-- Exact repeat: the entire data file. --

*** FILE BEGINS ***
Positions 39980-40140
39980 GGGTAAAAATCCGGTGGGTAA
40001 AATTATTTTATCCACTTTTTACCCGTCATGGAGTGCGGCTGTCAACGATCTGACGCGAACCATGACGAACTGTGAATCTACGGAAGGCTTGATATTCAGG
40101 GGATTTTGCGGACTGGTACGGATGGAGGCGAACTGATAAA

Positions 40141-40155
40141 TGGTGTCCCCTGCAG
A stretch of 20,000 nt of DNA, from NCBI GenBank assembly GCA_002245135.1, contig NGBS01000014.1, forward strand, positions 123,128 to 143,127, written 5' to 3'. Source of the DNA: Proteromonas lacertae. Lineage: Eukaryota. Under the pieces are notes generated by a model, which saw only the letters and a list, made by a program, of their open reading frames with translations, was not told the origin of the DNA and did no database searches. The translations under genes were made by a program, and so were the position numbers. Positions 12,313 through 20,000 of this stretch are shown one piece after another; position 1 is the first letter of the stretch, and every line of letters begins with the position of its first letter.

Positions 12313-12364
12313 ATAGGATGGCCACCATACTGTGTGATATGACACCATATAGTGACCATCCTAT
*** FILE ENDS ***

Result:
Positions 39980-40140
39980 GGGTAAAAATCCGGTGGGTAA
40001 AATTATTTTATCCACTTTTTACCCGTCATGGAGTGCGGCTGTCAACGATCTGACGCGAACCATGACGAACTGTGAATCTACGGAAGGCTTGATATTCAGG
40101 GGATTTTGCGGACTGGTACGGATGGAGGCGAACTGATAAA

Positions 40141-40155
40141 TGGTGTCCCCTGCAG
A stretch of 20,000 nt of DNA, from NCBI GenBank assembly GCA_002245135.1, contig NGBS01000014.1, forward strand, positions 123,128 to 143,127, written 5' to 3'. Source of the DNA: Proteromonas lacertae. Lineage: Eukaryota. Under the pieces are notes generated by a model, which saw only the letters and a list, made by a program, of their open reading frames with translations, was not told the origin of the DNA and did no database searches. The translations under genes were made by a program, and so were the position numbers. Positions 12,313 through 20,000 of this stretch are shown one piece after another; position 1 is the first letter of the stretch, and every line of letters begins with the position of its first letter.

Positions 12313-12364
12313 ATAGGATGGCCACCATACTGTGTGATATGACACCATATAGTGACCATCCTAT